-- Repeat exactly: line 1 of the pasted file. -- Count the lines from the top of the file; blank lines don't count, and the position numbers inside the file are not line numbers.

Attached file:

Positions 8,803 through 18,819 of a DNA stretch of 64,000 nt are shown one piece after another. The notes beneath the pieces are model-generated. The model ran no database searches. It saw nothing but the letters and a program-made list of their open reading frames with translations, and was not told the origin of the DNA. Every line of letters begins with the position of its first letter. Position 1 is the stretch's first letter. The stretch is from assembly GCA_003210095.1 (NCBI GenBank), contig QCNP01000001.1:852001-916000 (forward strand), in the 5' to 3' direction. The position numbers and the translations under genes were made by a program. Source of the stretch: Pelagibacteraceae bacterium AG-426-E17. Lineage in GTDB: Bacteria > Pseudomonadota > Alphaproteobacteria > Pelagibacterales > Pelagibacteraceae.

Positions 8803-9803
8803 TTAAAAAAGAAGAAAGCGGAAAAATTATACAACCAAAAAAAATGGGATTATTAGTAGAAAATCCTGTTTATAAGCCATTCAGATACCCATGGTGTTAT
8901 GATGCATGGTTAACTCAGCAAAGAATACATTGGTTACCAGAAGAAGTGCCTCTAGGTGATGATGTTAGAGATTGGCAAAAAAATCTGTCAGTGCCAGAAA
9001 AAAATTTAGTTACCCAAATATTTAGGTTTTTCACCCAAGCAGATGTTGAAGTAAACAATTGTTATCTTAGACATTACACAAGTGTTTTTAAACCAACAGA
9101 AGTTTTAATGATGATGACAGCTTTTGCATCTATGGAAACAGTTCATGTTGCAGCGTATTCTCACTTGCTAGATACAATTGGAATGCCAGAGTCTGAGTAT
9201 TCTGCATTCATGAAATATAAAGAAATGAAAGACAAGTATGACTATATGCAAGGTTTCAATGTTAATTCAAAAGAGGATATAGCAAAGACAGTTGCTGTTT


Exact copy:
Positions 8,803 through 18,819 of a DNA stretch of 64,000 nt are shown one piece after another. The notes beneath the pieces are model-generated. The model ran no database searches. It saw nothing but the letters and a program-made list of their open reading frames with translations, and was not told the origin of the DNA. Every line of letters begins with the position of its first letter. Position 1 is the stretch's first letter. The stretch is from assembly GCA_003210095.1 (NCBI GenBank), contig QCNP01000001.1:852001-916000 (forward strand), in the 5' to 3' direction. The position numbers and the translations under genes were made by a program. Source of the stretch: Pelagibacteraceae bacterium AG-426-E17. Lineage in GTDB: Bacteria > Pseudomonadota > Alphaproteobacteria > Pelagibacterales > Pelagibacteraceae.